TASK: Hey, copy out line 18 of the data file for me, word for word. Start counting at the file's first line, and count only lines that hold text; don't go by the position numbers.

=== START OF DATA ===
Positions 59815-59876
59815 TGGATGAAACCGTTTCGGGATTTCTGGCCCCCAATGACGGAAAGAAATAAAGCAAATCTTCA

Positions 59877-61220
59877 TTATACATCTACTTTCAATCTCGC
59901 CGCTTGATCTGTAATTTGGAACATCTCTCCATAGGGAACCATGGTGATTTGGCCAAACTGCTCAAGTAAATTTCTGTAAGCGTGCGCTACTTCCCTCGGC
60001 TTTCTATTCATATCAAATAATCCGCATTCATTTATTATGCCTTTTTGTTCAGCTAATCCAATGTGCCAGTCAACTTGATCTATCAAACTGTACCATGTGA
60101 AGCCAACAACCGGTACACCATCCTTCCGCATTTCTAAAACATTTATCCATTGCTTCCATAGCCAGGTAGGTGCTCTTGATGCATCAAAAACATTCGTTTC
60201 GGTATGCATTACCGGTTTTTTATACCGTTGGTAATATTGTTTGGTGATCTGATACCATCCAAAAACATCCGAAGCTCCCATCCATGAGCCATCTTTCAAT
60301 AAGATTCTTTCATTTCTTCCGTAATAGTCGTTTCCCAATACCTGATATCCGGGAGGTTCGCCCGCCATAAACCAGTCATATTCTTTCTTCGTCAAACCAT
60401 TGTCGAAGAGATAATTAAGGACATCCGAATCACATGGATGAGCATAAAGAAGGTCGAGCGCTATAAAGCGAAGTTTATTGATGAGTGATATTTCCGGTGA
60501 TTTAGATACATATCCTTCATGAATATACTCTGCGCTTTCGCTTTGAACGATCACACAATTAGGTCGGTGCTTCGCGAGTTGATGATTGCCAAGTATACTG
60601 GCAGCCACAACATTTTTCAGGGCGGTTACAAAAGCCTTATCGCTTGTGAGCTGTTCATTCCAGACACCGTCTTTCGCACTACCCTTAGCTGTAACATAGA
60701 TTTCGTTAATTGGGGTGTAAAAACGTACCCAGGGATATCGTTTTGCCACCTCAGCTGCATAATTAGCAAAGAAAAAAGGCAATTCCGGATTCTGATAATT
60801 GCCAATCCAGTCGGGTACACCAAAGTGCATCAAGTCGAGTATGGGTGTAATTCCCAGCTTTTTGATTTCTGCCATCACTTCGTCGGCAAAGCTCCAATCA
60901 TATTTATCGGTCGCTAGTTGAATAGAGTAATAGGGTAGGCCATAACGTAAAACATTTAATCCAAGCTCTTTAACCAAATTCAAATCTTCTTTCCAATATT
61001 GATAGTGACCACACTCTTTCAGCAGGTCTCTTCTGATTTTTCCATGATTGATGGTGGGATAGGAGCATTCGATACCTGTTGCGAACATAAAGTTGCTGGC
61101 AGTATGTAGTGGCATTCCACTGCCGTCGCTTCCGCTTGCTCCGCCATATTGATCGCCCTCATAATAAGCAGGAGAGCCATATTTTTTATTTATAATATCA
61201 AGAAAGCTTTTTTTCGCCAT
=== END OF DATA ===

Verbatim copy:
61201 AGAAAGCTTTTTTTCGCCAT